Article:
Anthropology At Foothill College: Integrating Study and Experience

girl at dig Belize 2010 Skulls

About Anthropology

Essential to an understanding of the global arena and sensitivity to the people who have inhabited it, anthropology, the science of humankind, views humans from the broadest possible perspective. Because of its study of culture and human behavior, anthropology is a social science; in its study of human physical traits, anthropology is a biological science. To investigate human behavior, anthropologists collect and analyze data from non-literate societies as well as communities in industrial nations of the world. From this wide perspective, anthropology helps us understand other peoples and thereby enables us to better understand ourselves. It is an informative, exciting, and challenging science that should be part of every informed citizen's education.

Silicon Valley is the hub of global technology change and its people are in the business of redefining traditional cultural barriers with technology. As the world increasingly becomes integrated it is important that we understand ourselves and others from an anthropological perspective. Employers look to see that you have developed the tools necessary to compete in the world today. You are the next generation of anthropology students, those that understand the new world in which we live and use that knowledge to improve our way of life.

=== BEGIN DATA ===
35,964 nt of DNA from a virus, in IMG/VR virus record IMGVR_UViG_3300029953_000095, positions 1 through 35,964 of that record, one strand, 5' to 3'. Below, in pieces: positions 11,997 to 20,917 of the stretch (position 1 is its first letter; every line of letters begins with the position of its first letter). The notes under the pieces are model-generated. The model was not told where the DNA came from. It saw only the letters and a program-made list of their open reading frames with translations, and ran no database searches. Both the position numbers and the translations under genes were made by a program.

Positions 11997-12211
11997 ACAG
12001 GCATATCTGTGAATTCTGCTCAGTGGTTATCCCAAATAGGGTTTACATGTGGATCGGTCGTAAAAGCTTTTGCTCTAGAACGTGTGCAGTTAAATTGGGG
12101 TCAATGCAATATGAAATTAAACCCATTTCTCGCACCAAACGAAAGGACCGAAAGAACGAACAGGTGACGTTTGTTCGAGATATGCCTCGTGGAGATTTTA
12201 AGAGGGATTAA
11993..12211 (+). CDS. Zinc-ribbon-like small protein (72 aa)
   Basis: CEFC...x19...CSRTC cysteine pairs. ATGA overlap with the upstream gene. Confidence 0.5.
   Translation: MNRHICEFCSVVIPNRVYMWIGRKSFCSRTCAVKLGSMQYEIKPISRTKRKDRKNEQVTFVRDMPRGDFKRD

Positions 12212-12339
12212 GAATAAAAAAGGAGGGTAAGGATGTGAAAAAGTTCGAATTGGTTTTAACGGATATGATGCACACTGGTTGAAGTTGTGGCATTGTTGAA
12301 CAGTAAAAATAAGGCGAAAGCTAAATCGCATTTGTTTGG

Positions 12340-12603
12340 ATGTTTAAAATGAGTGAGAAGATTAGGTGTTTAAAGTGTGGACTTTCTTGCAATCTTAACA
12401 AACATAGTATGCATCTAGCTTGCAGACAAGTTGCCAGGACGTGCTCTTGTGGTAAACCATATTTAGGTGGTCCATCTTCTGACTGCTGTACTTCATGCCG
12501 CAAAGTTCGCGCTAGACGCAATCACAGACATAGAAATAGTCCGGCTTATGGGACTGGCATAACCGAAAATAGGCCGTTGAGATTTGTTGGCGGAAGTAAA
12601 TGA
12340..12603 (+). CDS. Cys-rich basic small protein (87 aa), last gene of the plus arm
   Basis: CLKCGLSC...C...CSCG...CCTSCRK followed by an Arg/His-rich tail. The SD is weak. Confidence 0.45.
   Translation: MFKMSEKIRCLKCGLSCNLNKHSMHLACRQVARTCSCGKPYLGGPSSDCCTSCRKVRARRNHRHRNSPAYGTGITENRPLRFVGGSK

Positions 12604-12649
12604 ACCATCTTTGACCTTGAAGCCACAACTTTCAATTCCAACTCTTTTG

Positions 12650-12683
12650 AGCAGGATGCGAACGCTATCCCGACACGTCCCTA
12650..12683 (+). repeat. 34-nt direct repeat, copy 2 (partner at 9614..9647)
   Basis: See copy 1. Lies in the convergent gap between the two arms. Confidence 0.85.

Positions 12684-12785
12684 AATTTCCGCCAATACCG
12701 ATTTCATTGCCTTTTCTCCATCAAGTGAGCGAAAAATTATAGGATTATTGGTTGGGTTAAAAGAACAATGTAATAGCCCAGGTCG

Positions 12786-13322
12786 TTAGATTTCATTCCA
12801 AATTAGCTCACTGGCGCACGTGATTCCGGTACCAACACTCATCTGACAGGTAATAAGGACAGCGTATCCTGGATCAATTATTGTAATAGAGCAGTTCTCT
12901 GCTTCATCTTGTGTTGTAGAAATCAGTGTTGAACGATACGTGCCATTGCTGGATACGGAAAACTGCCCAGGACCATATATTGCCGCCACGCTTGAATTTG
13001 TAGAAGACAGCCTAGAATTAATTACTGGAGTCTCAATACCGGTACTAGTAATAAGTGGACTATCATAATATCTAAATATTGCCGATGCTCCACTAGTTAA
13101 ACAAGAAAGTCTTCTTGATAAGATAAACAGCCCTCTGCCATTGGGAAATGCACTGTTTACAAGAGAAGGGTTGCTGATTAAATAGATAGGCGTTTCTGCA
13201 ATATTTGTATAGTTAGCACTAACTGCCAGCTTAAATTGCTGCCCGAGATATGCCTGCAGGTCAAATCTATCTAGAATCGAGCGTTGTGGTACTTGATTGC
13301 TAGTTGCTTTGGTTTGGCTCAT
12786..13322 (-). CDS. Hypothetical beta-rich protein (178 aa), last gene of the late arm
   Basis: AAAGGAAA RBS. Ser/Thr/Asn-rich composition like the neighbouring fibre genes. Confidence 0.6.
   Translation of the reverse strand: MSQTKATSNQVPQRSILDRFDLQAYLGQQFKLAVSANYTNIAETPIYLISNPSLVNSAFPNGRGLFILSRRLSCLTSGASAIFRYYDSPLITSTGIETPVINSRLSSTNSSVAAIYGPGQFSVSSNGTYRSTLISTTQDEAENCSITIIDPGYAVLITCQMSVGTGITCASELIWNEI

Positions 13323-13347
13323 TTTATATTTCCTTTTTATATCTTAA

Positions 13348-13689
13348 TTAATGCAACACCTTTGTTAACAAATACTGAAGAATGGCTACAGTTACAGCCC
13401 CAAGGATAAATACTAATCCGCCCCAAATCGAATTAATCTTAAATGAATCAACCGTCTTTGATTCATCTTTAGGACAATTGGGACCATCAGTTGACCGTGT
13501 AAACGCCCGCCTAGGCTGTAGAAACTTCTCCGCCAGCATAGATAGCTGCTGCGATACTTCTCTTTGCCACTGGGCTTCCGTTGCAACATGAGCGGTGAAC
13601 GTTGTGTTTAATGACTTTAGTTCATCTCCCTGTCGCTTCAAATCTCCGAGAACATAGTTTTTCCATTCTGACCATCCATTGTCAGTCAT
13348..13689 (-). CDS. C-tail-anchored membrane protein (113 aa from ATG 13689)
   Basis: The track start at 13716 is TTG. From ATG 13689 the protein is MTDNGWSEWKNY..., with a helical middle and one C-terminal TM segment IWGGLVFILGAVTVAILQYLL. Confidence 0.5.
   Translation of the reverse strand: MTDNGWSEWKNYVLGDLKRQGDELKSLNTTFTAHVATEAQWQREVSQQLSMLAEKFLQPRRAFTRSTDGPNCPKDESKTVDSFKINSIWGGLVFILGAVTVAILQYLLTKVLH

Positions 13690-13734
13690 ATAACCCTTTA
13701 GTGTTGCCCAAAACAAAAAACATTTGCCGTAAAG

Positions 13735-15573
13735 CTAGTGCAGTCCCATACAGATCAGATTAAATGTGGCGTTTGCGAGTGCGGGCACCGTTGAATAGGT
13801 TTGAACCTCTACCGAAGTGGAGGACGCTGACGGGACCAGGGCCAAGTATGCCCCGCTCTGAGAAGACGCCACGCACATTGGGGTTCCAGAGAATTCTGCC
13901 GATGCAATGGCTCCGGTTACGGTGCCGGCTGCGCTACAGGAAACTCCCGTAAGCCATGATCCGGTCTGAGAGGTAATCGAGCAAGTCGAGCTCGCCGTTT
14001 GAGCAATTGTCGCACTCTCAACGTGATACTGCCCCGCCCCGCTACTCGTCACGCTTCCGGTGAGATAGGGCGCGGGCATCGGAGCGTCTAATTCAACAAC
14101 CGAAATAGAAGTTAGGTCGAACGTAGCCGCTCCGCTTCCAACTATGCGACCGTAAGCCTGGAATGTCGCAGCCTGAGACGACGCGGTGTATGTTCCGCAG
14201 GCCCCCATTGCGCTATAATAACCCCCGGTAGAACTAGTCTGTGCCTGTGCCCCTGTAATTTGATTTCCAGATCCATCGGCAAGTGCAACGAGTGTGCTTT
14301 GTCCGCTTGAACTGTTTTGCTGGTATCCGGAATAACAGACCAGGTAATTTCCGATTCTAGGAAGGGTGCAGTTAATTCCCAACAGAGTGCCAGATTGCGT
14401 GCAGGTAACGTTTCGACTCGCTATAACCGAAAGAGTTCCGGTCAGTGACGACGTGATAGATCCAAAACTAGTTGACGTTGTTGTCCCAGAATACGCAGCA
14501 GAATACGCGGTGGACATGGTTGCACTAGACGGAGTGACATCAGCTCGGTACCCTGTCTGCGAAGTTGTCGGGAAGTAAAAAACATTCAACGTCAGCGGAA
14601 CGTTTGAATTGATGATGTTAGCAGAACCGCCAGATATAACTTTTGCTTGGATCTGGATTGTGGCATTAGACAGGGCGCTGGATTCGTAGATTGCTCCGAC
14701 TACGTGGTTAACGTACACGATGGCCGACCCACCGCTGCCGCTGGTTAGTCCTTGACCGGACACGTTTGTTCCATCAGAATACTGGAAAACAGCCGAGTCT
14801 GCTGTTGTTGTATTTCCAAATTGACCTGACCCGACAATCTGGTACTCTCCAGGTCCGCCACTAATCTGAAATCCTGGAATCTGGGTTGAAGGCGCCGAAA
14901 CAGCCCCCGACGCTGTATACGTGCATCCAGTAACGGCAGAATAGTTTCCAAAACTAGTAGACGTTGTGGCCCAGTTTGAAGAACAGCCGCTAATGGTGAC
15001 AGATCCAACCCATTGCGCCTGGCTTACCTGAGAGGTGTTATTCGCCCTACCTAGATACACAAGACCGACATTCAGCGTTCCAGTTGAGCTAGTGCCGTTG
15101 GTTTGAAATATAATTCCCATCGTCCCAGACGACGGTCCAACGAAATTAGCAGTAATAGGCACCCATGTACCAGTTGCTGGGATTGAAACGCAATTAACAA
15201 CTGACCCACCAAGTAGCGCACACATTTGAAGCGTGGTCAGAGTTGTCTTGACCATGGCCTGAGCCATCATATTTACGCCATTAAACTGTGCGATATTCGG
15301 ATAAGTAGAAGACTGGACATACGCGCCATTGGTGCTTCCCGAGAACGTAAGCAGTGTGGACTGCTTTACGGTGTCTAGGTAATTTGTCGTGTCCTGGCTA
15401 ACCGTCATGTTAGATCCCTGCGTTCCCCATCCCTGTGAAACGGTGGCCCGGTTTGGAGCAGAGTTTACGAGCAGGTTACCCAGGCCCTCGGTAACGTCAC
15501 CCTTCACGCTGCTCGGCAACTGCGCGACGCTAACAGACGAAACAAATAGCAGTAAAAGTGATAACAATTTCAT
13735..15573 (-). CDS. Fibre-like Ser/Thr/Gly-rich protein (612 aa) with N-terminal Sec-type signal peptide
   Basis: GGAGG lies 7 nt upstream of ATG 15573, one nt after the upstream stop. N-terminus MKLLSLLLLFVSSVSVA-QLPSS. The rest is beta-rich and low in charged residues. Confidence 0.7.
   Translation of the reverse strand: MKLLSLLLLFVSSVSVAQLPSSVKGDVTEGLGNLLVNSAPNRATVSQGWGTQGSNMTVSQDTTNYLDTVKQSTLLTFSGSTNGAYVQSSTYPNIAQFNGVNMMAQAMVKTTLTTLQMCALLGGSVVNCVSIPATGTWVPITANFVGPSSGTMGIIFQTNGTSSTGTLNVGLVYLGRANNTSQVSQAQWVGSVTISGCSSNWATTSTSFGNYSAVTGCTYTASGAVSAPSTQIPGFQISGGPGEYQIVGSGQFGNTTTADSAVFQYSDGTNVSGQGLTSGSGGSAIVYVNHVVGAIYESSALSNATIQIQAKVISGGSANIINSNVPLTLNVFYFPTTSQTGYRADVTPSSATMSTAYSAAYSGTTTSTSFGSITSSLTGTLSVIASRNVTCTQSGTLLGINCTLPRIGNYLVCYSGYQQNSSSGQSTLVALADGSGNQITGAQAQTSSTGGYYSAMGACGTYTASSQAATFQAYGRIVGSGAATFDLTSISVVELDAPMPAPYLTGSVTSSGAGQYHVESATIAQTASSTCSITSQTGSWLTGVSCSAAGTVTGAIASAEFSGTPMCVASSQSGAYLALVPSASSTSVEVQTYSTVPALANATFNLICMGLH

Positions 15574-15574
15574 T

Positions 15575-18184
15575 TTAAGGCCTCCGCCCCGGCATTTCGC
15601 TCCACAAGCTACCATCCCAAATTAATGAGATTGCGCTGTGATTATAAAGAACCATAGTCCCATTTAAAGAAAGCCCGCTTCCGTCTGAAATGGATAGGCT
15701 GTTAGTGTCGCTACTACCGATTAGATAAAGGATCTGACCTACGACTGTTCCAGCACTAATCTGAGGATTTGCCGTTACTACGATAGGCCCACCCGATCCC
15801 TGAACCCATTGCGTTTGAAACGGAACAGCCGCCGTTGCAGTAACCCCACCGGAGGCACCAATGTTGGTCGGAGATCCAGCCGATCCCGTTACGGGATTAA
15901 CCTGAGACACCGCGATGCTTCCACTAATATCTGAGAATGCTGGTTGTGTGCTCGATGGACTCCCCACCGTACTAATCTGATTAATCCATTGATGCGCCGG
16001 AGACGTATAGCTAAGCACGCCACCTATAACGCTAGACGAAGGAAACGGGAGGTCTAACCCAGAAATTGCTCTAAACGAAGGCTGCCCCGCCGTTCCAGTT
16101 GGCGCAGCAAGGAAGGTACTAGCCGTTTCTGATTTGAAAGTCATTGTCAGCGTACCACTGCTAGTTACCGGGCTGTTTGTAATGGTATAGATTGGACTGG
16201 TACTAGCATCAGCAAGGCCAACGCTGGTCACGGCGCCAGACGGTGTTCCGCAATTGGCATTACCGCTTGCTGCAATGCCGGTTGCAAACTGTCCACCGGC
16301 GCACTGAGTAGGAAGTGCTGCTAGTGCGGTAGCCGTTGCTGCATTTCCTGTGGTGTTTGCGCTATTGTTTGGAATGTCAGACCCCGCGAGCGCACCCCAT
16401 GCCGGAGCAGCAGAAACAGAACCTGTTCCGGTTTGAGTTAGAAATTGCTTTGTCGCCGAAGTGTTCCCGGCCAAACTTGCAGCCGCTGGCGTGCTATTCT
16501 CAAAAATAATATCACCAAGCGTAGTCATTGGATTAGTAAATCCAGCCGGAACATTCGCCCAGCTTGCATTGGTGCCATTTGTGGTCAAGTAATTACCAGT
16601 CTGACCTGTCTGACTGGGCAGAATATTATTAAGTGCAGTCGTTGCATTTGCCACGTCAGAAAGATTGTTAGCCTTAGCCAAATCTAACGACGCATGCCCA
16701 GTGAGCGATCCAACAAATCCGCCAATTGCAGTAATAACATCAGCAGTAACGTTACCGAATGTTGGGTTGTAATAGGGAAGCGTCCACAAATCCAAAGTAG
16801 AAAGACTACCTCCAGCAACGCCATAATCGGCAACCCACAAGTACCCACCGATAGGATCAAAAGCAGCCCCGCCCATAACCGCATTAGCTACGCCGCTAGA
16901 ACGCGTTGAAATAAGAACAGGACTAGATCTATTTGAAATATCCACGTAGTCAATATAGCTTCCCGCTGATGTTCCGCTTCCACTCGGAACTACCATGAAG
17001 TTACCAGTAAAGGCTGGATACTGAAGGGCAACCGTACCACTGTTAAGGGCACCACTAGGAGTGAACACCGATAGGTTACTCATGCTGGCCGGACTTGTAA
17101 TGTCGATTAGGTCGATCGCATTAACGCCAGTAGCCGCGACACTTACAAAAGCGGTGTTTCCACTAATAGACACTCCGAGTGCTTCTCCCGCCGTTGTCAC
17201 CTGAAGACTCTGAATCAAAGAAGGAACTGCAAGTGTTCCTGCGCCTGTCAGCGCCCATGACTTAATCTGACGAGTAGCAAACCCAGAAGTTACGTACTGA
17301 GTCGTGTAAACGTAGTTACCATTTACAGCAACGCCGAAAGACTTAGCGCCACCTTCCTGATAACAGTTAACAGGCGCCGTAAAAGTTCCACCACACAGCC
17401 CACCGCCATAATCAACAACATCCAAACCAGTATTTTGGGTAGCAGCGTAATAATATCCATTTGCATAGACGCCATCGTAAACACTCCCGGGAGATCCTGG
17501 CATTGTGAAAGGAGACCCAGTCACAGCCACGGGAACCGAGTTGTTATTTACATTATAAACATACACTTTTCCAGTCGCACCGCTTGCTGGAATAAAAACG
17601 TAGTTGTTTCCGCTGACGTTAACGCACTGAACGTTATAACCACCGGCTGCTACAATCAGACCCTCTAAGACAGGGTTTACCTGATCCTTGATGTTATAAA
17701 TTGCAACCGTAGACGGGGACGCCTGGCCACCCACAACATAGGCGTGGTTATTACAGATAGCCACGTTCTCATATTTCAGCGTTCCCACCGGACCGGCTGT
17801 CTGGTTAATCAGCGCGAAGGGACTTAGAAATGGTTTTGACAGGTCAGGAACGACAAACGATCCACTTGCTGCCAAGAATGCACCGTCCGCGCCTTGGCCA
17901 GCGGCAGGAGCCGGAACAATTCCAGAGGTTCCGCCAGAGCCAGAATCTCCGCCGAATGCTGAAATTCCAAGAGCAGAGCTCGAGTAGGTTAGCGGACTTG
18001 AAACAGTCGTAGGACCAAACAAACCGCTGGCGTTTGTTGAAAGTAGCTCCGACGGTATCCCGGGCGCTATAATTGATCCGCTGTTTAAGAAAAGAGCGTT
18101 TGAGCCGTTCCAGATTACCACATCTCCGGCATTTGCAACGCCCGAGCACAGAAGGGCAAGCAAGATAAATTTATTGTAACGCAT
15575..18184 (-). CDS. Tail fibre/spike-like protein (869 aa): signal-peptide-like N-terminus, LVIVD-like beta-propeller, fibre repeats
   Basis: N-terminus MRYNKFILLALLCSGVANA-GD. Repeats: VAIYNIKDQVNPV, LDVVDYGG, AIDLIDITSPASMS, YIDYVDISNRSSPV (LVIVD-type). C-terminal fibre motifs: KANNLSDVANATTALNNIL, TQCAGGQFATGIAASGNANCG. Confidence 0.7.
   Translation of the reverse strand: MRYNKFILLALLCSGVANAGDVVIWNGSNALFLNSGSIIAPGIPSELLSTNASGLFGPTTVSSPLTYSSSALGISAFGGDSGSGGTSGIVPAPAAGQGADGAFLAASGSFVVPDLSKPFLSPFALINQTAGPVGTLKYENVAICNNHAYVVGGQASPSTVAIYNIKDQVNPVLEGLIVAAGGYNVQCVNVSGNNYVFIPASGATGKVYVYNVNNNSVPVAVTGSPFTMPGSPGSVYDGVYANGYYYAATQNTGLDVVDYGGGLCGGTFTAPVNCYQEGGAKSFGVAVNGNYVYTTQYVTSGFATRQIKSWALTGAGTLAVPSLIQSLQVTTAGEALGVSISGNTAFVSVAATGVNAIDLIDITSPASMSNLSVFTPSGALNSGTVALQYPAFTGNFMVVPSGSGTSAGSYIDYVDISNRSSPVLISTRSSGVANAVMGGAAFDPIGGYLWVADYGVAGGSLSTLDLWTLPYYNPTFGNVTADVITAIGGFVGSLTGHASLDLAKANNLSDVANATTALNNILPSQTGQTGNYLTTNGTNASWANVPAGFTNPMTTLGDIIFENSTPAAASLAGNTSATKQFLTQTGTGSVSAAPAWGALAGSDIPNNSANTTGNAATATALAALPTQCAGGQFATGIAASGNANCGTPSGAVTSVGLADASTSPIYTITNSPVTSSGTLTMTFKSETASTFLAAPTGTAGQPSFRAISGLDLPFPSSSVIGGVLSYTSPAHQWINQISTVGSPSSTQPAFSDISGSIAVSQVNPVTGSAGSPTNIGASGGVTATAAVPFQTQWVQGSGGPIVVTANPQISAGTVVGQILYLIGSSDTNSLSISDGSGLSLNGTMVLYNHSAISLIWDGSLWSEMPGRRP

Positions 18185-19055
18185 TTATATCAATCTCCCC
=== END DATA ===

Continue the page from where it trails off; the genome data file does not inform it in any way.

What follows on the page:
In the Classroom

The Department of Anthropology at Foothill College turns the traditional classroom inside out by emphasizing experiential learning. We offer an excellent range of courses (listed under In the Classroom) that expose students to all facets of anthropology, including cultural anthropology, archaeology, human evolution, forensics, medical anthropology, magic and religion, lost civilizations, and modern and ancient cultures of California and the world.

In the Field

Foothill Anthropology is committed to learning anthropology by doing anthropology. To this end we conduct research in the field locally and internationally. The current archaeology projects are in Ecuador and in the Santa Cruz Mountains. The Belize Program is on hiatus. Students also conduct independent study projects with the Center for Applied Anthropology. Cultural and applied anthropology projects are also taking place in the local community, at the College, and internationally. Field opportunities are a very important part of anthropology and teach the process of doing anthropology, but there is also a heavy emphasis on the laboratory component of these research projects. The students take part in every facet of our ongoing research and help guide the investigations by conducting their own research.

In the Community

Our faculty and students are actively conducting research and learning about social science research methods in the community. Applied anthropology is the process of doing anthropology to serve the public. A critically important aspect of the student experience at Foothill Anthropology has been to use the much needed anthropological perspective as a way to inform people about their world. Community outreach and K-12 education has been a hallmark of our recent work. Our Anthropology in Action program has begun to connect with local grade schools and we are working to develop many new avenues for integrating with the community, such as working with local businesses to improve cultural competence and joining with public health institutions to improve their understanding of medical anthropology.

Why You & Anthropology?

The number one thing that students are asked coming out of an anthropology course, is "What are you going to do with that degree?" The answers are limitless.

What can someone do with an Anthropology major? Download the Major in Anthropology (pdf) document to learn what you can do.

Additional Information Links

Top of page October 04, 2013